John N. Gardner Institute for Excellence in Undergraduate Education

When and Why Should We Urge our Students to Get Engaged with “Service”?

November 18, 2013John N. GardnerInsights0

John N. Gardner
President
I wish I had performed “service sooner than I did!

All during my undergraduate years no official of my college ever said to me, directly or indirectly, that I had any obligation to provide “service” to my fellow citizens locally or in national service. In retrospect, I find this hard to believe now given all the emphasis in high school, and often before, and then to a lesser extent in college, to urge developing citizens to perform some types of service.

I find it particularly hard to believe that I was never encouraged to do so when I consider that I started college just 16 years after the greatest exhibition of service in the history of the US, that of World War II when over 16 million Americans served in the armed forces.

The year I started college was also the first year of the presidency of John Kennedy who so famously exhorted us to “ask not what our country can do for you, but what can you do for our country.” But still, no faculty member, student affairs staff member (because they didn’t exist at my college in that era) or fellow student, ever said “John, how about engaging in service….?

It wasn’t until several years after undergraduate school that I was finally introduced to “service” and this was not an invitation to “volunteer” but rather a direct order to perform service. I was on active duty in the United States Air Force and on my first day of duty at my first (and last) permanent duty station, at Shaw AFB, South Carolina. My squadron commander, who had my record and educational transcripts open before him on his desk, informed me that I “will perform community service” which he defined as doing part-time teaching on a local branch campus of the University of South Carolina.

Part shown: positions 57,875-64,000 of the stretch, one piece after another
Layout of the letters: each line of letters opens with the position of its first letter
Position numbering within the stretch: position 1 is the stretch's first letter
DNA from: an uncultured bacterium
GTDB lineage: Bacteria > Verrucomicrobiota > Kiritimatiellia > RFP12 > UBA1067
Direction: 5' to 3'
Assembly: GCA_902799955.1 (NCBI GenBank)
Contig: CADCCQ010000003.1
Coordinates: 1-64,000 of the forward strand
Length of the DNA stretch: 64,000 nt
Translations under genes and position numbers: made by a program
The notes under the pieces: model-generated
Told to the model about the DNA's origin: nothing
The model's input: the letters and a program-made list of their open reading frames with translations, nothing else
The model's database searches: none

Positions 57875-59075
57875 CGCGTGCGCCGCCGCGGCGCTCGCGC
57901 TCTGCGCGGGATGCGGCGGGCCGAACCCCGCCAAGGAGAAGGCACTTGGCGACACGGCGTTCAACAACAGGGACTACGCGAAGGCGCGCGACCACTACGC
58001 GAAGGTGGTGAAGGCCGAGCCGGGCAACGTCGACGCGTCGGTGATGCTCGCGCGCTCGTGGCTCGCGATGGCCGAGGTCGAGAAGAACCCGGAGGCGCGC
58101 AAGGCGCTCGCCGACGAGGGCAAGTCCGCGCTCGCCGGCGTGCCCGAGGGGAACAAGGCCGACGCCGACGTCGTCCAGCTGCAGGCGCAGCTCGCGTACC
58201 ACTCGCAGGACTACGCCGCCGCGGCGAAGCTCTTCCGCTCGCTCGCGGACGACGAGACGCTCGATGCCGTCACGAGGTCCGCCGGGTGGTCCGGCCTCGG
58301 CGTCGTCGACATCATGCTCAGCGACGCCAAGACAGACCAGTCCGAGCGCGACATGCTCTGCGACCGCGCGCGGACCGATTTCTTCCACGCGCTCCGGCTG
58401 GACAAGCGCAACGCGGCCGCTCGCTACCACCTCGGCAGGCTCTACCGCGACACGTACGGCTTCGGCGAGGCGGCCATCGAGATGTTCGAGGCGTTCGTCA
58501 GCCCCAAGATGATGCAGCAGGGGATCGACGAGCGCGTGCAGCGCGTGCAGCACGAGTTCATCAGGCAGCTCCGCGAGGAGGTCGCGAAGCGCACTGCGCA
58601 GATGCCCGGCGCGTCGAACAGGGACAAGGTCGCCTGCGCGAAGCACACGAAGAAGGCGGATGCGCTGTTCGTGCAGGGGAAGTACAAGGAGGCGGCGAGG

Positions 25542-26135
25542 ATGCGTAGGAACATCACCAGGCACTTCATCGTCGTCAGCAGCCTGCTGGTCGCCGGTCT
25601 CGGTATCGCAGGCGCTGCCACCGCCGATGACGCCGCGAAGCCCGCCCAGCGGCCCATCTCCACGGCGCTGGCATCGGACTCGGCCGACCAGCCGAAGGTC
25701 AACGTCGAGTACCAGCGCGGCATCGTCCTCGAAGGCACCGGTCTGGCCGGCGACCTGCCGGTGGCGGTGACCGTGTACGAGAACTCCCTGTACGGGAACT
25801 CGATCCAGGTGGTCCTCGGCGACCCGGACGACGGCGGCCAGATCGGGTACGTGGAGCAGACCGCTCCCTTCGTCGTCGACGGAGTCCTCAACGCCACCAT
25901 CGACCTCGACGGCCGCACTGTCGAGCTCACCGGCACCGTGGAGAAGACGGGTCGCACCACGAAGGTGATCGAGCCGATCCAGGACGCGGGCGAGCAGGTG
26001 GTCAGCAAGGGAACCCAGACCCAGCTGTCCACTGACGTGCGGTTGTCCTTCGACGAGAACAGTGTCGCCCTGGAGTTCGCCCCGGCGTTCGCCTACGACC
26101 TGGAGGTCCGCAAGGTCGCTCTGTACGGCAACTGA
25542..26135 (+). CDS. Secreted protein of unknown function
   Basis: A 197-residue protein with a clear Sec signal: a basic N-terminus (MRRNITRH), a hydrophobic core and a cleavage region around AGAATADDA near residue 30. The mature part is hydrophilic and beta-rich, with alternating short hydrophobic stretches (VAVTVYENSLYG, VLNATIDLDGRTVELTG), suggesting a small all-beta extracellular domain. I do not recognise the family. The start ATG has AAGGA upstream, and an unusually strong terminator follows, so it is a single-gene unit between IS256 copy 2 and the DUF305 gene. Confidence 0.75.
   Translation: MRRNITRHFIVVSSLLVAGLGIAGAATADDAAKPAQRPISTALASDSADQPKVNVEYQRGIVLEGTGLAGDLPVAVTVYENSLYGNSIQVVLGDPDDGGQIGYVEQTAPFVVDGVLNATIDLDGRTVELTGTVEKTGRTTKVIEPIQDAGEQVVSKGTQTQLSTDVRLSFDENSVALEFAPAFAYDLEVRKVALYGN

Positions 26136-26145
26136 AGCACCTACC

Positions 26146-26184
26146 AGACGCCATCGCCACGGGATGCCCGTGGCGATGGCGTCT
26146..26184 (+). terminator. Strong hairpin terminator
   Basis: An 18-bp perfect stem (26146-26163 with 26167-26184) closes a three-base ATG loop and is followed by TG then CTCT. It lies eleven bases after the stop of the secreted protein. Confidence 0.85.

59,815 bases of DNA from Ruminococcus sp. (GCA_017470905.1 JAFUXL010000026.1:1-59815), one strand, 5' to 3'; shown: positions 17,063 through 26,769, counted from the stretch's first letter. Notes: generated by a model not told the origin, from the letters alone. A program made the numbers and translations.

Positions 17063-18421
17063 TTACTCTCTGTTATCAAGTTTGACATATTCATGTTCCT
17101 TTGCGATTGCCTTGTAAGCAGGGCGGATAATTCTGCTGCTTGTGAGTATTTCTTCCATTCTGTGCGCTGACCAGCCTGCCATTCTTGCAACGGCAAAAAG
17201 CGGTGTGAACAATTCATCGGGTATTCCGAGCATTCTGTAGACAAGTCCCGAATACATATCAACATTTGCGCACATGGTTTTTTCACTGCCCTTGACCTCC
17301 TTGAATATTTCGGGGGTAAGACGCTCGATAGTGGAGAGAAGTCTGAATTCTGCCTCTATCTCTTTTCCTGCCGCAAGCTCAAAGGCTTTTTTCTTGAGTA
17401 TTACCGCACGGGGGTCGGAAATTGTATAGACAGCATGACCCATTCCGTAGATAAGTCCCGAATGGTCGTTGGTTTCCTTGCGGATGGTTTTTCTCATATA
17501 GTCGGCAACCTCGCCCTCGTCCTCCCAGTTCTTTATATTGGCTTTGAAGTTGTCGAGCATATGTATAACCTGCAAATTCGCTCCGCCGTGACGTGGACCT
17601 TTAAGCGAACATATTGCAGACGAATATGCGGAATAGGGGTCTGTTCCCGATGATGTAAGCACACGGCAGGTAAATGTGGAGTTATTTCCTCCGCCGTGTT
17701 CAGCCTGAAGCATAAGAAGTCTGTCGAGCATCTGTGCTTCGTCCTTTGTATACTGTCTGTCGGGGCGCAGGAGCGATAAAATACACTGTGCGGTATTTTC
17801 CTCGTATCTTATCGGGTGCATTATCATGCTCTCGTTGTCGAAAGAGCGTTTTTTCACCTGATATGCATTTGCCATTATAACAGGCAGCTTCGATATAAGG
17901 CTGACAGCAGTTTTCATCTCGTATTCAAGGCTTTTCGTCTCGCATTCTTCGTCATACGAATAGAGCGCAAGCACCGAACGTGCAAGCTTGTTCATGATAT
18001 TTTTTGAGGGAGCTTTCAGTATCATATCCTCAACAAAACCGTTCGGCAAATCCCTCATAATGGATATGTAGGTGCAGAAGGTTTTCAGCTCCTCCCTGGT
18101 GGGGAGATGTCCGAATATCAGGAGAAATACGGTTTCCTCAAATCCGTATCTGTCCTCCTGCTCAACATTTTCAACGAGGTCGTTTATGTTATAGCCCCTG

I think about this as I write around Veterans’ Day, 2013. Regretfully, I missed the annual Veteran’s Day commemoration in front of the courthouse in the little North Carolina town where I live. I really look forward to gathering with my fellow “vets” and using this day as a special time for reflection on what this experience meant for me. I missed it because two of my colleagues and I were working in the context of a campus visit, a college that was not celebrating the day as an official holiday.

So this year I am reflecting, in part, in this writing.

Many of my readers, I assume, have the opportunity to advise students to consider engaging in either volunteer service activities or enrolling for service learning courses in which some of the mandatory content is non- remunerative performance of service duties. Is this kind of encouragement something we should be giving to all our students? What about those that are already doing this on their own? Or what about many of our students who already got very engaged in service work during high school? And what about our armed forces veterans who may have recently returned from providing service that the rest of us can hardly imagine doing ourselves? And what about our adult students who have already had so many service experiences in their communities?

Well, I think there are a lot of students still left! And it would be my hope that none of them would have to wait until they are almost 23 years old, as was the case with me, before anyone suggests to them they perform service.